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The debate over the Dog Harness vs. Collar has been a hot topic for many years between dog owners, trainers, and vets.
Whether you’re using the collar and harness for daily walks or to train your new puppy, you can only choose one based on your dog’s behavior, obedience level, size, and many other significant factors discussed in the article below.
Based on my personal experience with different types of dogs in a dog shelter where I worked, the preference for such types of equipment shifted from dog to dog.
In my analysis below, I have shared the best comparative view on the Dog harness vs. Collar debate to help you know which suits your dog best.
So, let’s take a look at the details below!
Dog Harness vs. Collar: Differences
With the help of the following differentiation between dog harnesses and collars, it will be easier for you to choose the one that suits your dog’s requirements the best.
|Dog Harness||Dog Collar|
|A harness surrounds a dog’s torso (including chest, upper back, and shoulders)||A collar is wrapped around a dog’s neck.|
|A harness is fixed with straps with clasps.||A collar that fastens around the neck with a buckle or clip.|
|Dog harnesses are a bit more expensive than dog collars due to the amount of material used for them.||Dog collars are cheaper than dog harnesses.|
|Despite being more secure than a collar, the harness doesn’t allow you to attach ID tags.||You can attach ID tags to dog collars, but it’s easier for small dogs to slip out of them.|
|Dogs with issues related to the neck can use harnesses instead of dog collars to avoid injuries.||Dogs with calm temperaments can be easily handled with a dog collar.|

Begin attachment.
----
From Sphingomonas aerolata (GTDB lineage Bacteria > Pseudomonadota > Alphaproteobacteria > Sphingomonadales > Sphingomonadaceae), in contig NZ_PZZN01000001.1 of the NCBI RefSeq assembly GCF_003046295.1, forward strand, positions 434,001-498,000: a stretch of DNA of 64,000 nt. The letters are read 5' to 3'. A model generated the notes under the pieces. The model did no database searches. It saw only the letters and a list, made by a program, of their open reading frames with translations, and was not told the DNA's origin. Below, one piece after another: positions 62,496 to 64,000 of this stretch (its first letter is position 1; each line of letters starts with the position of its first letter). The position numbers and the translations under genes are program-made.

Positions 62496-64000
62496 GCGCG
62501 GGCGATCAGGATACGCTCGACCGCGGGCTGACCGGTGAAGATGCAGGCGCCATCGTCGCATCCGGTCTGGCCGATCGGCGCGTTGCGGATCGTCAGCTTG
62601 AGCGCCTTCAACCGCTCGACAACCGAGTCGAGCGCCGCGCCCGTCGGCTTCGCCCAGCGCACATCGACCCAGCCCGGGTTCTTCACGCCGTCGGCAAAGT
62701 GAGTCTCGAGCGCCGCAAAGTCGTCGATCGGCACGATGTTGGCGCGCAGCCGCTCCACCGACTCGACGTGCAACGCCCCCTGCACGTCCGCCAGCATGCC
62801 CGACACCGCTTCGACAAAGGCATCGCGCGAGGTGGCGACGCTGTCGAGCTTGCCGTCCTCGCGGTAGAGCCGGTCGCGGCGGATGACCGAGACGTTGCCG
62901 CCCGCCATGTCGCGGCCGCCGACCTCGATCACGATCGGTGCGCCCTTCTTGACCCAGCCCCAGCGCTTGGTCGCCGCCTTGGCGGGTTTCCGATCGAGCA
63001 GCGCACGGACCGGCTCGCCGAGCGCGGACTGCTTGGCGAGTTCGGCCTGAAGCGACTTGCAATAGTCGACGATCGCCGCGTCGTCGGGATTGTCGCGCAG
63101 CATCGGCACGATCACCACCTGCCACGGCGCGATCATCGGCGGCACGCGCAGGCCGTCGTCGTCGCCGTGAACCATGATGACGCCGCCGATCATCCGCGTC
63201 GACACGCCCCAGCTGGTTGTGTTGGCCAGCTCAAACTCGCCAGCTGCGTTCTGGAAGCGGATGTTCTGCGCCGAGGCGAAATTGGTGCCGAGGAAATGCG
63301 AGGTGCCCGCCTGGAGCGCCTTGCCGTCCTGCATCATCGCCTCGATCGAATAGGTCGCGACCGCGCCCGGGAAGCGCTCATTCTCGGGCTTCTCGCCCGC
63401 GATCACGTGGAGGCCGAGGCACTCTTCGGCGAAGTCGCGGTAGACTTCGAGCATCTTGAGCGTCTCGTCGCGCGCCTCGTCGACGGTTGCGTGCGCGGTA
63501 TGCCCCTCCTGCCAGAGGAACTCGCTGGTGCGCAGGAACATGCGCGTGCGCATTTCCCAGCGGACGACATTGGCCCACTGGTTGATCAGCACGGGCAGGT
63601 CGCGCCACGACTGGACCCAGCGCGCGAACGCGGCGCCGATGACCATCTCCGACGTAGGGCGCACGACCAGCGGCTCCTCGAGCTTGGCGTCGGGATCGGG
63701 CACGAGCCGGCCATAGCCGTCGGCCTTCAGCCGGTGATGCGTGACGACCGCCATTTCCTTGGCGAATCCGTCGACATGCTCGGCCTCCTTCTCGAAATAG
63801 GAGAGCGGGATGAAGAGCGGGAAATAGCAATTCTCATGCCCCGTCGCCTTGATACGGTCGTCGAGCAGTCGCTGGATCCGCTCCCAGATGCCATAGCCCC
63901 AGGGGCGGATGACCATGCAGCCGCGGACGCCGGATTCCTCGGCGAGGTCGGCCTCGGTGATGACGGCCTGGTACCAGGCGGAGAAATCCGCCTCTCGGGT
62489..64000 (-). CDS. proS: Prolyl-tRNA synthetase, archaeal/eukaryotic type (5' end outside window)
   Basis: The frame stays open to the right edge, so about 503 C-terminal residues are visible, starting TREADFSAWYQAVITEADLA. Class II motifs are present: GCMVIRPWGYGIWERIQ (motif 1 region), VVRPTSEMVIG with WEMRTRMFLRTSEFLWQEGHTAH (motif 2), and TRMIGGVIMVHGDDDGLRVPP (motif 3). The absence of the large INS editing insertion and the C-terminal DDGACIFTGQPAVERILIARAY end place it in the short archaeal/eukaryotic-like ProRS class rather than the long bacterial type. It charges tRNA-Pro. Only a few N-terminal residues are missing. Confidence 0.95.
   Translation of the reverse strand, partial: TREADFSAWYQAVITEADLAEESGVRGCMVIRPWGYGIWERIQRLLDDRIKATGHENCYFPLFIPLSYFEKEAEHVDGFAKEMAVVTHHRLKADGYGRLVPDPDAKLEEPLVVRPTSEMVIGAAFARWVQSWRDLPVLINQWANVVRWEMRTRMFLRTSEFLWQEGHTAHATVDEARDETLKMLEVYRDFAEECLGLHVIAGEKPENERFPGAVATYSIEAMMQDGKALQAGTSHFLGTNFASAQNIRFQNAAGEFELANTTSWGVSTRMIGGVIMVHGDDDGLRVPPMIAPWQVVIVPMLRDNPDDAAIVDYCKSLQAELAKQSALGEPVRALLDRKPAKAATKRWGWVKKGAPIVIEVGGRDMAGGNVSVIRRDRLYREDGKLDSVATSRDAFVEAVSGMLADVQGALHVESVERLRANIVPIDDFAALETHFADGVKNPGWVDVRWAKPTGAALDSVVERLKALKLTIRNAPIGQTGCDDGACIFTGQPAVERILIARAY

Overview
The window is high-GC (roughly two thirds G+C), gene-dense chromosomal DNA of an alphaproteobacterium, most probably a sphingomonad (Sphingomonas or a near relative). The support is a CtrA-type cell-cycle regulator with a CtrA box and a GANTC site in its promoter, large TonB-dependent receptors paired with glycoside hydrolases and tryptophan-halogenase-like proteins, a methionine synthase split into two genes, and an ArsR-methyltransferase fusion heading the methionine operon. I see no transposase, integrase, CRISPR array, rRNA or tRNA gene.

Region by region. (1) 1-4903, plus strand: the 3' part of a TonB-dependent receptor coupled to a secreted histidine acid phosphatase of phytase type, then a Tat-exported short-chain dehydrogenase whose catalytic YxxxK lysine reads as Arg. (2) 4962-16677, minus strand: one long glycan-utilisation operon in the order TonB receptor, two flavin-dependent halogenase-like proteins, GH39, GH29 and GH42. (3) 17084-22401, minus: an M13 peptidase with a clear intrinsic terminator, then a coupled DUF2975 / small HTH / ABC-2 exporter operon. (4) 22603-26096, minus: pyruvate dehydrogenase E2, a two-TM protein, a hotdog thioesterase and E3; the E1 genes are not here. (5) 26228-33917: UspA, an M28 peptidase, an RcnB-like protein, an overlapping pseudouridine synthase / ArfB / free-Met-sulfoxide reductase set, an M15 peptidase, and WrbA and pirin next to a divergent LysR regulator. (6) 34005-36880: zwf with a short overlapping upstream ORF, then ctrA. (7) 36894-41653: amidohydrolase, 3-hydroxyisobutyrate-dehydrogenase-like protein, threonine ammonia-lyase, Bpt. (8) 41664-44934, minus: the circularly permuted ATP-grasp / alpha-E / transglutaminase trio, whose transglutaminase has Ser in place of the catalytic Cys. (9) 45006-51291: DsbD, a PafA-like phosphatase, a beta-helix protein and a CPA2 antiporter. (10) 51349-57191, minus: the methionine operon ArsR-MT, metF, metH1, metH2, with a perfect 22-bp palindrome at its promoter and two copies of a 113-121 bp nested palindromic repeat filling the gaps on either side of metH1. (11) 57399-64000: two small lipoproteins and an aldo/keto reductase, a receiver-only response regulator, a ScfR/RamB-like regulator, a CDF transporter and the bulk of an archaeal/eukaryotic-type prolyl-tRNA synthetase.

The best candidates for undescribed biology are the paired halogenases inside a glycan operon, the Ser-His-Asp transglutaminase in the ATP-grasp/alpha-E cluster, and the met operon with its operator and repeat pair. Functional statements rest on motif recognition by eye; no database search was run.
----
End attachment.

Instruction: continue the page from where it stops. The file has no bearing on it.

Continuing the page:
Dog Harness: A Quick Overview
A dog harness is an equipment with straps covering a dog’s torso for holding, controlling, and directing the dog to use a dog’s pulling power.
A harness helps remove tension from a dog’s neck. Harnesses also allow dogs to breathe freely when pulled from the back.
Dog trainers and owners usually use harnesses for sports or duty dogs to control the dogs in a better way, especially for sports like Mushing and Skijoring.
Long story short, instead of wrapping up around the neck, harnesses are worn around the dog’s torso with the help of straps behind the dog’s front legs.
Dog Collar: A Quick Overview
A dog collar is a piece of equipment that is wrapped around a dog’s neck. A dog collar is used for many reasons, such as restraining, fashion, protection, training, attaching dog ID tags, and so on.
Nowadays, smart collars are used for training and safety purposes, like GPS dog collars, shock collars, training collars, vibrating collars, etc.
However, the fear of small dogs slipping out of a collar always hangs around with a dog collar.
Pros And Cons: Dog Harness
Here is a brief comparison of dog harnesses’ good and lacking factors in the following table of pros and cons:
- Tough to escape from.
- Harnesses have fewer physical risks.
- It consists of qualities to prevent pulling.
- Harnesses remove pressure from your dog’s neck.
- They are more secure than collars.
- Getting a perfect fit is tough.
- Back-clip harnesses might encourage your dog to pull
- No space to attach ID tags.
Pros And Cons: Dog Collars
Here is a brief comparison of dog collars’ good and lacking factors in the following table of pros and cons:
- Easy to put on and more convenient.
- Available in wide varieties.
- Requires less strength to handle dog owners/handlers.
- Allows you to attach ID tags.
- Dogs are more likely to escape out of collars.
- Dogs having trachea and neck problems may face worsened conditions.
- Strong pulling might choke your dog with a collar on.
Dog Harness vs. Collar: When can they be used?